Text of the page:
Thursday, October 22, 2009

Beatnik Bunin


We have many accounts of the October Revolution, but most are written from the point of view of the Bolsheviks or their former fellow travelers, the Mensheviks, Social Revolutionaries, or Anarchists. However, opponents of the revolution wrote too, and none is more powerful than Ivan Bunin’s Cursed Days: A Diary in Revolution.

Nobel Prize winner Bunin was the darling of counter-revolutionary circles abroad. His prose was celebrated throughout the large Russian Diaspora, headquartered in Paris, with important offshoots surviving in Prague, Berlin, and New York. Bunin’s reputation and stature were deservedly high, but his nostalgic stories were particularly valued by a people cut off from their cultural roots, linguistic community, and homeland. (See Simon Schama’s Landscape and Memory for a rich theoretical analysis of the ties between landscape and memory).

Bunin was also celebrated for his uncompromising stance toward Red Russia. While some exiled authors and artists attempted to find middle ground with the Soviet Union when the Revolution demonstrated its resilience, Bunin resisted all forms of compromise. His Memoirs and Portraits, for example, is filled with trenchant but vitriolic attacks against people who did compromise with the Bolshevik government. His essay about Alexei Tolstoy (not the famous Tolstoy who Bunin worshipped) entitled, “The Third Tolstoy,” is a bitter attack against the morality and talent of a man who decided to return to the Soviet Union to enjoy all of the privileges that could come from state sponsorship. Bunin condemns the poet Block in the same piece, for supporting a murderous regime and taking an official post as secretary to Lunacharsky, the bureaucrat who was put in charge of Soviet high culture. Blok’s famous poem, The Twelve, which compared Bolshevik gangsters with Christ, particularly incensed him.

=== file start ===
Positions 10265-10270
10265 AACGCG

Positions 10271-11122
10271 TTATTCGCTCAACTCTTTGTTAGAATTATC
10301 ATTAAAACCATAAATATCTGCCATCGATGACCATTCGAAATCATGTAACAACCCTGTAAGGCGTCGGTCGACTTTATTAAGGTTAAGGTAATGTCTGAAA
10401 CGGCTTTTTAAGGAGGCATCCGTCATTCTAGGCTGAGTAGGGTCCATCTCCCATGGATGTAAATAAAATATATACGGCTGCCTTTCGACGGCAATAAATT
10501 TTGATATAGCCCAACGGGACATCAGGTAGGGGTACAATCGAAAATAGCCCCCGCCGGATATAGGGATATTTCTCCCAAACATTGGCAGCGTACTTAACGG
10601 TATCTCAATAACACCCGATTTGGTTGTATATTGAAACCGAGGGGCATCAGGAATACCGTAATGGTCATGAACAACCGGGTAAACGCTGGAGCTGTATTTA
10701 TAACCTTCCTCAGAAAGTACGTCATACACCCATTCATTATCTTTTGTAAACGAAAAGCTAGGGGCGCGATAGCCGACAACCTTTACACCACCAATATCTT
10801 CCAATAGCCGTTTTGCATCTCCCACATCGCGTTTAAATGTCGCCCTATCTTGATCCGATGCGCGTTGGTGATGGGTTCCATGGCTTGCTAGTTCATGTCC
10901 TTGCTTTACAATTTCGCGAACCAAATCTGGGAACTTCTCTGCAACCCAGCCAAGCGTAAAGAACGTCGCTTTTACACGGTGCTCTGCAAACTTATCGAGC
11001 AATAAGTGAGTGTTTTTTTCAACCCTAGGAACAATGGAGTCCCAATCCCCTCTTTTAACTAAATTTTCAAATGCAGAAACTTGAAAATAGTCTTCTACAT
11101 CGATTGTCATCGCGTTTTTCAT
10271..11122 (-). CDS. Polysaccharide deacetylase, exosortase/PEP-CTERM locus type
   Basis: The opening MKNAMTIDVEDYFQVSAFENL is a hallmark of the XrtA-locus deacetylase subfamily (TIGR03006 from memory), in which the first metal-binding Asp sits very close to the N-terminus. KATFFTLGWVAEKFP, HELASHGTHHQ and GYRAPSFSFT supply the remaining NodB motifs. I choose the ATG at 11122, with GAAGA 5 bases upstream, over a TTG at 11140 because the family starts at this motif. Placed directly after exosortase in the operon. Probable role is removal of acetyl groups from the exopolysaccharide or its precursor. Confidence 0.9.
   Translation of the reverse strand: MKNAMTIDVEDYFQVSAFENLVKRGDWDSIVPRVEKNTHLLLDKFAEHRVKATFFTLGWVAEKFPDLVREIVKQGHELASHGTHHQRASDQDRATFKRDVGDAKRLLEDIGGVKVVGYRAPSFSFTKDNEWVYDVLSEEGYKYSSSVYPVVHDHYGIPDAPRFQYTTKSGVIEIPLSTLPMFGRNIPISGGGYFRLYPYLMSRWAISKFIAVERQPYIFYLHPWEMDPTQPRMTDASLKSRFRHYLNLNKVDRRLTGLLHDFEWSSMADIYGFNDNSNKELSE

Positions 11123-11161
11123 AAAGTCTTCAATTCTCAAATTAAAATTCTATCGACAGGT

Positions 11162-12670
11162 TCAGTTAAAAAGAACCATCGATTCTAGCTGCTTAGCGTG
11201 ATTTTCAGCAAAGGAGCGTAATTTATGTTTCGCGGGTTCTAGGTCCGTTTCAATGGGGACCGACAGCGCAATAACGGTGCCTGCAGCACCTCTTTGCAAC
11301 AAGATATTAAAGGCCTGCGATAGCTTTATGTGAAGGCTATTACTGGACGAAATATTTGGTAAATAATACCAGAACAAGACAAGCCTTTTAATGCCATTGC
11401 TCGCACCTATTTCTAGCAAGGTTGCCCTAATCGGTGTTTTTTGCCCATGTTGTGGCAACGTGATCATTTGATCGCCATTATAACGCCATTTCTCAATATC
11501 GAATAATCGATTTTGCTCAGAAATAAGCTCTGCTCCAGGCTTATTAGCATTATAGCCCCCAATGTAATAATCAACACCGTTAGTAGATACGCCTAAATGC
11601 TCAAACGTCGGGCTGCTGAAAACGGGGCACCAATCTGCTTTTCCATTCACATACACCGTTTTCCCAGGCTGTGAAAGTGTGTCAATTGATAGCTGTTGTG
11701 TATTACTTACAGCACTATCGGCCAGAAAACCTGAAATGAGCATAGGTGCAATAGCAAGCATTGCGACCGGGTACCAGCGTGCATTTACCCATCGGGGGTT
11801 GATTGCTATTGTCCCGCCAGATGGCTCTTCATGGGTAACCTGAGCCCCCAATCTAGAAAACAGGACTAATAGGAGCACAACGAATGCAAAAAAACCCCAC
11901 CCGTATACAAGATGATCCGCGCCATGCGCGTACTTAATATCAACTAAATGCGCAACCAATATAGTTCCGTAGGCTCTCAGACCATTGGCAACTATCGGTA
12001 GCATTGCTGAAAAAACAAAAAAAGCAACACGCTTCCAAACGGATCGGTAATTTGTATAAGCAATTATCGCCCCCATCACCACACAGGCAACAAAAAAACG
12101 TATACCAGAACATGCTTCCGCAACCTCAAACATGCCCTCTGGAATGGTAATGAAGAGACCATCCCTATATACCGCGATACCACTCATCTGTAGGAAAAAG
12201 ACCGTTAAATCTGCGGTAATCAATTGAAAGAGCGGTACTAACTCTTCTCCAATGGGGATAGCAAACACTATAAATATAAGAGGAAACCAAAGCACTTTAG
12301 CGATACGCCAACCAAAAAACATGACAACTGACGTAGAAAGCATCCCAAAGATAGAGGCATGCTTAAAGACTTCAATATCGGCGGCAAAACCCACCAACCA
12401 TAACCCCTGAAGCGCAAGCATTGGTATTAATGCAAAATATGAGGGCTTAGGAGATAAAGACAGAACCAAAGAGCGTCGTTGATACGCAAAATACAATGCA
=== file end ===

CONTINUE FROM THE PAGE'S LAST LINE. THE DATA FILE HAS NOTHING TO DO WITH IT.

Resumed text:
Frozen Bolsheviks

Bunin’s Cursed Days deserves to be read. It depicts a lot of the savagery of Russian Civil War, but it also gives readers a poetic sense of what it was like to participate directly in the chaos of these years. Written in diary form, the author makes no attempt at objectivity, but merely records his own efforts to make sense of the confusion and terror of this period. Outlandish rumors are mixed in with events that actually occurred but seem no less terrible as a result of their veracity. The diary was written first in Moscow and then in Odessa on the Black Sea, a repository of mixed loyalties. Bunin’s record shows the dramatic, circus-like atmosphere of Odessa, where people desperately awaited the next issue of newspapers hoping for some word about a White victory over Red forces, or a Red victory over White Forces. Farther north, Kiev changed hands between White and Red forces—with deadly consequences for the citizenry—dozens of times.

According to the translator, Bunin’s memoir was his only writing that departed from his traditional posture as an aristocratic social realist. In Cursed Days, Bunin appears to write whatever comes to mind, almost foreshadowing Beat writing in terms of the surreal imagery and apparent randomness of observations.

What’s most valuable about Cursed Days is the way Bunin mixes up Red and White descriptions of the Civil War. Although Bunin clearly identifies with anti-Bolshevik forces, he quotes a long series of Communist man-on-the-street quips and newspaper reports to give readers a picture of the bifurcated information that was inundating ordinary Russians and Ukrainians during these years. Notwithstanding Bunin’s modernist literary style in Cursed Days, he remains immersed in the Russian past like any good conservative. Quoting from Dostoevsky, he writes:

“Give to all teachers ample opportunity to destroy the old society and to build a new one, and the result will be such darkness, such chaos, such unheard-of coarseness, blindness, and inhumanity, that the entire structure will collapse under the curses of humankind even more it is completed…”

Significantly, Bunin thought the Revolution and Civil War had made Dostoevsky’s warning seem understated. Yet the “entire structure” of Soviet Communism did not collapse for decades, but lingered on, destroying countless lives in the process.

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